Detroit has plenty of rail lines that reach from one end of the city to the other. The trains that ride upon the rails crisscross vast areas of the city. They haul new cars fresh from assembly lines; various parts to manufacturing plants; and raw materials, liquids, and plenty of other goods. One thing about the trains that is always an eye catcher is the graffiti written on the sides of the cars.
Just about every freight hauling car I see while riding my bicycle has some type of graffiti written on it. Some are simple black and white tags, and others are small, interesting images much like a cartoon character. Many I’ve seen on the side of passing railroad cars are intricate, multi-colored pieces of art that flow naturally to the contour of the cars. Other pieces spread along the flat, lower sections of the car. Some trains have well over one hundred cars, and I have spotted some type of graffiti or message sprayed on every one of them as they rolled by.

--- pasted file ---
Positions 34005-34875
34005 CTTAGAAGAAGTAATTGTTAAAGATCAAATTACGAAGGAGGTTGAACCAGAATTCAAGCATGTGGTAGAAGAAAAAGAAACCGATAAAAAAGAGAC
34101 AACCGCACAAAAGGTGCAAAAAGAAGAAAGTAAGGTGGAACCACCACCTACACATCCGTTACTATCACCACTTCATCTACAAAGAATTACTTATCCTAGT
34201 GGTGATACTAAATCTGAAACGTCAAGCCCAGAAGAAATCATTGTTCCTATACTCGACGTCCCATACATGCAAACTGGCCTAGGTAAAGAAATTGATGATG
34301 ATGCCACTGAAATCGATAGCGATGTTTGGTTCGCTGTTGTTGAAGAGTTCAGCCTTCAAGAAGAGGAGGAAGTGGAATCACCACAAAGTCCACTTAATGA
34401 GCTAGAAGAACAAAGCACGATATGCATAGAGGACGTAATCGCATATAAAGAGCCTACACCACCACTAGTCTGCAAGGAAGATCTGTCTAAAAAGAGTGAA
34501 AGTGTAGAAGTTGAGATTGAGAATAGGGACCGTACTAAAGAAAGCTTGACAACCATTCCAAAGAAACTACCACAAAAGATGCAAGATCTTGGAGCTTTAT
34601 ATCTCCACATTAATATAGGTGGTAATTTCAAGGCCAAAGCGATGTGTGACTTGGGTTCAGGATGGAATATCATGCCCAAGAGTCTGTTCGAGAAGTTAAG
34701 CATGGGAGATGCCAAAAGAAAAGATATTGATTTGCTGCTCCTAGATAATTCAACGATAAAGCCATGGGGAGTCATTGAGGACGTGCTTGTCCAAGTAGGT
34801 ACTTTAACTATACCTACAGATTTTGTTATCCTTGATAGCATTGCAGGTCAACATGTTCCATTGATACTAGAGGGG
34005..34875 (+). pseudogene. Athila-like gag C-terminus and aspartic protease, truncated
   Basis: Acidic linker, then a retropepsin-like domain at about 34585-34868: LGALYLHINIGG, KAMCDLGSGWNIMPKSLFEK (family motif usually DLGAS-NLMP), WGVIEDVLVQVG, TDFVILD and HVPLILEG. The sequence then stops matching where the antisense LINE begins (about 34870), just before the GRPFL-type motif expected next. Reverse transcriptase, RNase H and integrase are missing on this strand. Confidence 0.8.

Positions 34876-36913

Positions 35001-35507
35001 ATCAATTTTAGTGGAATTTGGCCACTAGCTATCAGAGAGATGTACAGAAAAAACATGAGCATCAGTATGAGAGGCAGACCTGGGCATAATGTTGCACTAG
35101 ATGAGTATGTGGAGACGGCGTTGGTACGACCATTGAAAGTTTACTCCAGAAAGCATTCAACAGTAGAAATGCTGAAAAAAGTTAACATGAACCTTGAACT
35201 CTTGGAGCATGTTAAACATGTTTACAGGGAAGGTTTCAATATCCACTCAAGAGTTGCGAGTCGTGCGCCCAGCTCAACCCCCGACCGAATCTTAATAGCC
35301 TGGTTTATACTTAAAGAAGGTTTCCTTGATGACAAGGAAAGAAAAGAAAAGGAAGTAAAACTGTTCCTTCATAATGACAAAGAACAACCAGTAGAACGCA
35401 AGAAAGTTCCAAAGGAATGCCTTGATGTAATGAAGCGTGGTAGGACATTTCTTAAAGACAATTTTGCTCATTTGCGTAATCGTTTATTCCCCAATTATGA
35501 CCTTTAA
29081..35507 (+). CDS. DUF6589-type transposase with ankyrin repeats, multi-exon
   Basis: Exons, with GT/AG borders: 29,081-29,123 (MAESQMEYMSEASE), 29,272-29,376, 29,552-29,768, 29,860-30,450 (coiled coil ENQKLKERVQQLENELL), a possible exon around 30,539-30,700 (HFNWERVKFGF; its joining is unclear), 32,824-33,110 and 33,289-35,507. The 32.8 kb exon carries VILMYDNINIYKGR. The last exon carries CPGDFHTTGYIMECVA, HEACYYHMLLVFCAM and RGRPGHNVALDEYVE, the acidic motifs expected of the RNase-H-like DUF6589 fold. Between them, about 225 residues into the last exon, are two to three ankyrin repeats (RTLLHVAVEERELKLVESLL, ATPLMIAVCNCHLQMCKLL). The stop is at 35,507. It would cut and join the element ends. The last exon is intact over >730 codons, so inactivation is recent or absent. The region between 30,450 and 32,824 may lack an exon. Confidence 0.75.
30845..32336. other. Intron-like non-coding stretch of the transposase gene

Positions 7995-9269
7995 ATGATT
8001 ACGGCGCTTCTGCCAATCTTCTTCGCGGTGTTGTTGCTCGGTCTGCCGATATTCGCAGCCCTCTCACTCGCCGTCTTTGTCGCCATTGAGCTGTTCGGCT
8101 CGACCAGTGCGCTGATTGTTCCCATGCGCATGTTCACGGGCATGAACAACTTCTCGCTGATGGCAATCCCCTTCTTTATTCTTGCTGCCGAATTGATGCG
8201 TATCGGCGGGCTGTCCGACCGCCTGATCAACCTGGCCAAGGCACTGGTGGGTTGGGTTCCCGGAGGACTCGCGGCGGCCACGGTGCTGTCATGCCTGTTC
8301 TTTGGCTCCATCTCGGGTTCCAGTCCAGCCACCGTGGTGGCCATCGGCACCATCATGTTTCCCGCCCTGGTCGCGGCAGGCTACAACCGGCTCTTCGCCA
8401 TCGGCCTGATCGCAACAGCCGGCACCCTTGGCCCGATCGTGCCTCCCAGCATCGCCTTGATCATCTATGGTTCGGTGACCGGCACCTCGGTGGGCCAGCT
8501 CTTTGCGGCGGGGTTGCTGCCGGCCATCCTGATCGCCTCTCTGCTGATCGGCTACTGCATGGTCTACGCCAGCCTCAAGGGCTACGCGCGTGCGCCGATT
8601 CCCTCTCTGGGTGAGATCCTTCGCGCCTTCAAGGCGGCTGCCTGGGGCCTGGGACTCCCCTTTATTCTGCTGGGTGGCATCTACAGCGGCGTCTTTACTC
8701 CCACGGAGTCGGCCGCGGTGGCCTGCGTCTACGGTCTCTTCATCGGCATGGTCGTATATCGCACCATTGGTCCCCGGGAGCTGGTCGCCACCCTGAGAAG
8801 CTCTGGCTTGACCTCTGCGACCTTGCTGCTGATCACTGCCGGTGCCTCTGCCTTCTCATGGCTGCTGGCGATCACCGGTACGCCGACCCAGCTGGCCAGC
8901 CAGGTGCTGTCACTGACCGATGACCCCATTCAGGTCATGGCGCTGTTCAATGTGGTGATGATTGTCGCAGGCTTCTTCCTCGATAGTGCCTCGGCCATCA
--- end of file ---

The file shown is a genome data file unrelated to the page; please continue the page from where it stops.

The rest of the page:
On rare occasions I do see cars that are completely covered from top to bottom with a single piece of art or huge letters. Those particular painted cars must be difficult to do because of the sheer size of the rail cars. The enormous images I’ve seen created on them appear to be at least 20 feet tall. Reaching the top of the train car with paint must require a ladder, which could be a dangerous proposition for the street artist, considering that the cars could be pulled away at any time. I seldom see a fully painted car on my travels. When I do, I’m always amazed that the artist responsible for the piece was able to get it done.